Ria Pattison is a true health advocate. In February 2021 she launched her company CT HealthAdvocate with a mission to provide patient-centered care and help caregivers and senior living communities minimize difficulties for elderly patients. MetroHartford Alliance Content Manager Nan Price spoke with Ria to learn more about her entrepreneurial experience.
NAN PRICE: Have you always had an entrepreneurial spirit or known you wanted to start your own business?
RIA PATTISON: I’ve always had the entrepreneurial spirit; I just didn’t know how to characterize it until I listened to Simeon Sinek’s interview “How to Make a Successful life.” In it, he profoundly says, “An entrepreneur is someone that is always looking for a better way to do something.”
When I heard that, it was like a lightbulb went off. I realized this was why I didn’t fit into the corporate world. I’m a mad scientist of healthcare, so to speak, on a quest to find a better way to support patients and their families.
NAN: How and why did you make the transition to entrepreneurship?
RIA: I made the transition to entrepreneurship last year when I realized that my time and my emotional and mental boundaries had been crossed as a nurse, mother, and professional caregiver. Ultimately, I made the transition because I chose to place a bet on myself. How? I gave my 30-day notice and reflected on what I was passionate about and where I found joy. The answer was seniors, advocating, and holding providers accountable. So, I decided to start my own business.
NAN: When you decided to start, how did you go about it? Did you write a business plan? Did you connect with any local resources?
RIA: Looking back, I don’t know how I went about it. It was all so new to me. I am a planner but stepping outside of my comfort zone and not having a plan was—and still is—a little scary. But it’s also so rewarding.
I was able to write a business plan with the help of an individual from the U.S. Small Business Association. I also connected with E-Women a success system for women entrepreneurs. Through this networking group, I grew a relationship with Gina Johnson, who’s a fabulous business coach. She helped me shape and form my vision.
NAN: Tell us a little bit about the business concept. What makes it unique or innovative?
RIA: The business concept is to be community centered and to improve outcomes for providers, patients, and their families. As a geriatric care manager, I provide patients and their families with resources, and I empower them to make decisions for themselves. I also take stress off of the providers, which takes it from a transactional to a relational engagement.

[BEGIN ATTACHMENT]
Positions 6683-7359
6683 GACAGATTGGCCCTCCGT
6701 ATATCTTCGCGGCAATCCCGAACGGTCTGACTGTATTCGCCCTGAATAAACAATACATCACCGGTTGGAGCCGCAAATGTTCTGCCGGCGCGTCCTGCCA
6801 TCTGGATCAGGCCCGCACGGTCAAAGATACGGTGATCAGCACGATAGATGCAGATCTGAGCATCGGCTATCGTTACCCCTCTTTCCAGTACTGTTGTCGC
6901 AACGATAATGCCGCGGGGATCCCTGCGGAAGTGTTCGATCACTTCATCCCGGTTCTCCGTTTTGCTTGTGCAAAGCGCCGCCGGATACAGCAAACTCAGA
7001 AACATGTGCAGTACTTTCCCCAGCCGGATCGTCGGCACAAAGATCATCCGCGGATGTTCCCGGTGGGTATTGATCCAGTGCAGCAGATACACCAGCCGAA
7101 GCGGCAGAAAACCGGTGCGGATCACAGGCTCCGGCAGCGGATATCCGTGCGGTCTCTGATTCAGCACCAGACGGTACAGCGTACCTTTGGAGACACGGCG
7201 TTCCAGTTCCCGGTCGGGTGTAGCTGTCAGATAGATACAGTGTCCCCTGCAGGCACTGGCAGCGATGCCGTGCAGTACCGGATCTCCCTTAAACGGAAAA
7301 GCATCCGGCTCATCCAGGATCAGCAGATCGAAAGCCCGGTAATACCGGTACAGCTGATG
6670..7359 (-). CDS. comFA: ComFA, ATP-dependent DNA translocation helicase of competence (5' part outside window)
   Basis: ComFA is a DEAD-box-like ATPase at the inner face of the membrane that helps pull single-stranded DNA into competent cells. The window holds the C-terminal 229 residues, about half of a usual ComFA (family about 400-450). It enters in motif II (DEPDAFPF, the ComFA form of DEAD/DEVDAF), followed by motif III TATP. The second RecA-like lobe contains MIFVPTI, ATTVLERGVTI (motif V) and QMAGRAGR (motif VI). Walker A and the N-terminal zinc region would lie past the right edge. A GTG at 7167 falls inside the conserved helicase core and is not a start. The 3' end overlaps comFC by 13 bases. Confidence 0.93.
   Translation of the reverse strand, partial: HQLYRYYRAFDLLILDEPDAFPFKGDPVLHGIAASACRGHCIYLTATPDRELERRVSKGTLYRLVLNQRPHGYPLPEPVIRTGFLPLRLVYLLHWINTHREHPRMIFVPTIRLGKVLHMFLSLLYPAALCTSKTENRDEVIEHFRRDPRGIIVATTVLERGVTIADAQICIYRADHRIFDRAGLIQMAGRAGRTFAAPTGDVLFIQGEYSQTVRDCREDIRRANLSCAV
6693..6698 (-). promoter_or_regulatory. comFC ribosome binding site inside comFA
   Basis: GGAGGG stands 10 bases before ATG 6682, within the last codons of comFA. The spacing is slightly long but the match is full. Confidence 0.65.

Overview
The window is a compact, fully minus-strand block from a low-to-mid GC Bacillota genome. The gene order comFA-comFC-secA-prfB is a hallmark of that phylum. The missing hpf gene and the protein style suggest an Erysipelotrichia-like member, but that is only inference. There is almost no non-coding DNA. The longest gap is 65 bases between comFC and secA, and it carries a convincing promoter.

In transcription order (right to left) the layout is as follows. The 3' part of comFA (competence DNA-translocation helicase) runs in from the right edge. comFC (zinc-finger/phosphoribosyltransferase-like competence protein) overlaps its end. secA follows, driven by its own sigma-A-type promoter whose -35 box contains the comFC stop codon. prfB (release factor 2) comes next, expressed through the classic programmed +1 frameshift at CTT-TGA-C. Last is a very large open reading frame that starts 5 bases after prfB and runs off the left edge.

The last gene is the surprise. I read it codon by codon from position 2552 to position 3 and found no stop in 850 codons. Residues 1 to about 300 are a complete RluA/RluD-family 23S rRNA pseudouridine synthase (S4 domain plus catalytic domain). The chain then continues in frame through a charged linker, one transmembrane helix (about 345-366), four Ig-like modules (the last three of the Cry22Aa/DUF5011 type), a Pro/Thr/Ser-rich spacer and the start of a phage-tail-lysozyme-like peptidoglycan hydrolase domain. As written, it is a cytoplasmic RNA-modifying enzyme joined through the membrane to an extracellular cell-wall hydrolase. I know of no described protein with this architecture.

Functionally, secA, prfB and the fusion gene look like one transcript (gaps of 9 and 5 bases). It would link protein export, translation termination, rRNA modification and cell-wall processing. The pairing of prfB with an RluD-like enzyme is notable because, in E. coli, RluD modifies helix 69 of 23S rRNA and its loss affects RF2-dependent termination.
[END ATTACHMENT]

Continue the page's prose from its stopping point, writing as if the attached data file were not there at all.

CT Health Advocate is unique in the sense that we bring passion, empathy, and expertise to all of our relationships. Our clients become our brothers and sisters—there’s beauty in others realizing their powers and we help provide the clarity needed so they can do so.
NAN: How are you marketing yourself and building clientele?
RIA: I’m marketing myself exclusively to community partners who share the same vision of community-centered care by building trusting relationships and connecting with the community on a deeper level. I’m also building clientele through my social media platforms and referrals from past clients.
NAN: Is your focus business-to-business, business-to-client, or both?
RIA: Both. It’s best to describe the business as a middle point for senior living communities and the community of patients, families, and employees. For businesses, CT HealthAdvocate takes a look at their admissions and discharge processes to help increase revenue, improve customer satisfaction, and enhance employee engagement. From a business-to-client perspective, we provide expertise, education, and empowerment to seniors and their families.
NAN: What have been the biggest challenges for you transitioning to being on your own?
RIA: The biggest challenge was overcoming my fear of failure and taking a step back to realize success doesn’t happen overnight.
NAN: Where do you go for help with that?
RIA: I started with working on myself with support and guidance from my personal and professional community.
NAN: Tell us more about your long-term vision.
RIA: My long-term vision is to provide the community with a team of empathetic healthcare professionals who help bridge the communication and care gap that seems to exist in the current healthcare world.
My long-term vision includes patients and families receiving good care and having positive experiences, which is why I created a Connected Care Concierge program. The goal of this program is to bridge the communication gap between providers and the community.